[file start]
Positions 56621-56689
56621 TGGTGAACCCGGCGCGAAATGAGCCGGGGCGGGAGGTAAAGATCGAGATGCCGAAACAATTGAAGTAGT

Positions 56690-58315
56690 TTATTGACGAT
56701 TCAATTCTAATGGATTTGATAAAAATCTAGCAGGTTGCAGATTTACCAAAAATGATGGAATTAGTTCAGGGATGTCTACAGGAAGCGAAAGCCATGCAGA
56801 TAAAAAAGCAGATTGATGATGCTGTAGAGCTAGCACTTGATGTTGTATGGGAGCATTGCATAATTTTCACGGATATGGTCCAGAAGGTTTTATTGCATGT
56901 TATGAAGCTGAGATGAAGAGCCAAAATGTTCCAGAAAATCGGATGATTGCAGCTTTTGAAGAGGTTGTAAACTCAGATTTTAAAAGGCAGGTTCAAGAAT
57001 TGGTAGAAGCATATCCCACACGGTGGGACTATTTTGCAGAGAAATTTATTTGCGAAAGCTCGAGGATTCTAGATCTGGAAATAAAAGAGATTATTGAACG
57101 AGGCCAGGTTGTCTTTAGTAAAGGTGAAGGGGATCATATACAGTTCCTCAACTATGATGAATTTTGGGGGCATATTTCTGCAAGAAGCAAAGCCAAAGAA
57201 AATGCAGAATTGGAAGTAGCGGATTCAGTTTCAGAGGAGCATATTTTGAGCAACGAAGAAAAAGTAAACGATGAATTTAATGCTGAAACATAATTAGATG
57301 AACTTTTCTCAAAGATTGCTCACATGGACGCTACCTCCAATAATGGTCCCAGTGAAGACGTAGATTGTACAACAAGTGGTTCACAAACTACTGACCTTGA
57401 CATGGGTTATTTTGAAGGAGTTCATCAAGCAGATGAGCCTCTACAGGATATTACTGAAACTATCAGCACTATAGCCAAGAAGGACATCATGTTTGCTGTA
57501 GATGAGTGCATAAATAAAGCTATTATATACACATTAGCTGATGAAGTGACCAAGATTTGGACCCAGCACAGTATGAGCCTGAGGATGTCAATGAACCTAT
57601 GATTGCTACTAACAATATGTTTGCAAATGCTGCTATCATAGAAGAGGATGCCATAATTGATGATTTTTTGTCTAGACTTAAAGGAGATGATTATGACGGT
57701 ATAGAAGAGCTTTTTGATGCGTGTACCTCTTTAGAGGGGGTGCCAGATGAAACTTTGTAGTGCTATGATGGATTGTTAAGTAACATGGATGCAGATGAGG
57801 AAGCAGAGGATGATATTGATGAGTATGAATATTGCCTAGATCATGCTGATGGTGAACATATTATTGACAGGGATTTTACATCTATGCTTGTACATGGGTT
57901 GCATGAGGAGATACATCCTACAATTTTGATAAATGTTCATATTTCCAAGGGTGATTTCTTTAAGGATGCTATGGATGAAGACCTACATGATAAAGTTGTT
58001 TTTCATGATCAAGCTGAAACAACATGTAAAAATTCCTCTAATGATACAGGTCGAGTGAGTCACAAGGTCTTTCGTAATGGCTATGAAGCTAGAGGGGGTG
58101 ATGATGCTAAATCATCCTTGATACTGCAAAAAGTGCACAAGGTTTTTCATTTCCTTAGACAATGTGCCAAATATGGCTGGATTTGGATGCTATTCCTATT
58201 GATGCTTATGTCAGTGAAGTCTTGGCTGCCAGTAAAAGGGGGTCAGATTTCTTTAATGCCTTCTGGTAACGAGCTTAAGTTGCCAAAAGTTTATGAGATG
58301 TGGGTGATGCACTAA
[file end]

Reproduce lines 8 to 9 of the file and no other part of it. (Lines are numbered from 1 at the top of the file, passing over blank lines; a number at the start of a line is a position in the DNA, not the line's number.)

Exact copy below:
57001 TGGTAGAAGCATATCCCACACGGTGGGACTATTTTGCAGAGAAATTTATTTGCGAAAGCTCGAGGATTCTAGATCTGGAAATAAAAGAGATTATTGAACG
57101 AGGCCAGGTTGTCTTTAGTAAAGGTGAAGGGGATCATATACAGTTCCTCAACTATGATGAATTTTGGGGGCATATTTCTGCAAGAAGCAAAGCCAAAGAA